NASA telescopes snap Christmas comet, the brightest of 2018
At this time of year, in this part of the universe, localized entirely within our solar system!
Jackson RyanFormer Science Editor
Jackson Ryan was CNET's science editor, and a multiple award-winning one at that. Earlier, he'd been a scientist, but he realized he wasn't very happy sitting at a lab bench all day. Science writing, he realized, was the best job in the world -- it let him tell stories about space, the planet, climate change and the people working at the frontiers of human knowledge. He also owns a lot of ugly Christmas sweaters.
When you look to the
to spot a comet at this time of year, you might be referring to one of Santa's eight original reindeer.*
However, Christmas 2018 has been particularly kind to folk watching for the astronomical kind of comet, because hyperactive 46P/Wirtanen has swung past Earth for a historically close flyby. Of course, NASA was there to capture all the angles using a suite of space telescopes including Hubble, the Chandra X-ray Observatory and the Neil Gehrels Swift Observatory.
The image above was taken by Hubble's Wide Field Camera 3 (WFC3) on Dec. 13 when the comet was 7.4 million miles (12 million kilometers) from Earth. The solid core of the comet, the nucleus, hides within the blue aura and is composed of gas and rock. The glow is created by the comet heating up as it passes through the solar system, releasing the trapped gases into the surrounding space. Although 46P/Wirtanen has been described as a "ghostly green", post-processing has painted the image blue.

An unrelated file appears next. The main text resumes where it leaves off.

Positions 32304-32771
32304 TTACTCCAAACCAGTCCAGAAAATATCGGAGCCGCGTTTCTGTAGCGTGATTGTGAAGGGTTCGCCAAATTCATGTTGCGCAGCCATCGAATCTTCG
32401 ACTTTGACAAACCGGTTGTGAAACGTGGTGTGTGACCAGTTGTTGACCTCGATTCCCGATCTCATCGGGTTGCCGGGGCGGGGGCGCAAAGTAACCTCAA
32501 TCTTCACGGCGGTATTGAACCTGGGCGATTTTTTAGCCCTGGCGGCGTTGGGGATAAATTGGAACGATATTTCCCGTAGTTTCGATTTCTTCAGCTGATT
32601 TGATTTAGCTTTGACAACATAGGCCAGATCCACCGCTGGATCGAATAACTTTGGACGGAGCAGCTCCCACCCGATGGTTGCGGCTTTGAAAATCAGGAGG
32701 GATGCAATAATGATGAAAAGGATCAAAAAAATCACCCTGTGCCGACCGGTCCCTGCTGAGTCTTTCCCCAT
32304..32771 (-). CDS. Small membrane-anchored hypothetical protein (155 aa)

Because 46P/Wirtanen came so close to the Earth, astronomers have been able to investigate what the comet is made of and how the gases within may be changed as they zip through space exposed to sunlight and radiation.
jet plane-turned-flying telescope SOFIA (Stratospheric Observatory for Infrared Astronomy), also snapped an image of the comet when the aircraft was flying at 40,000 feet, during the comet's closest approach to the Earth on Dec. 16. SOFIA's mission is to study the comet's water -- because astronomers believe water on Earth may have originated from comets and asteroids.
Though 46P/Wirtanen is now travelling away from the Earth, you can still catch a glimpse of it in the night sky if you know where to look. NASA recommends heading to the Comet Wirtanen Observing Campaign website and grabbing a star chart that will help you pick it out of the sky. It is visible to the naked eye at very dark sites, so it's probably recommended to take a pair of binoculars or a telescope if you want a good look.
*Sorry for throwing shade Rudolph. I still appreciate you.
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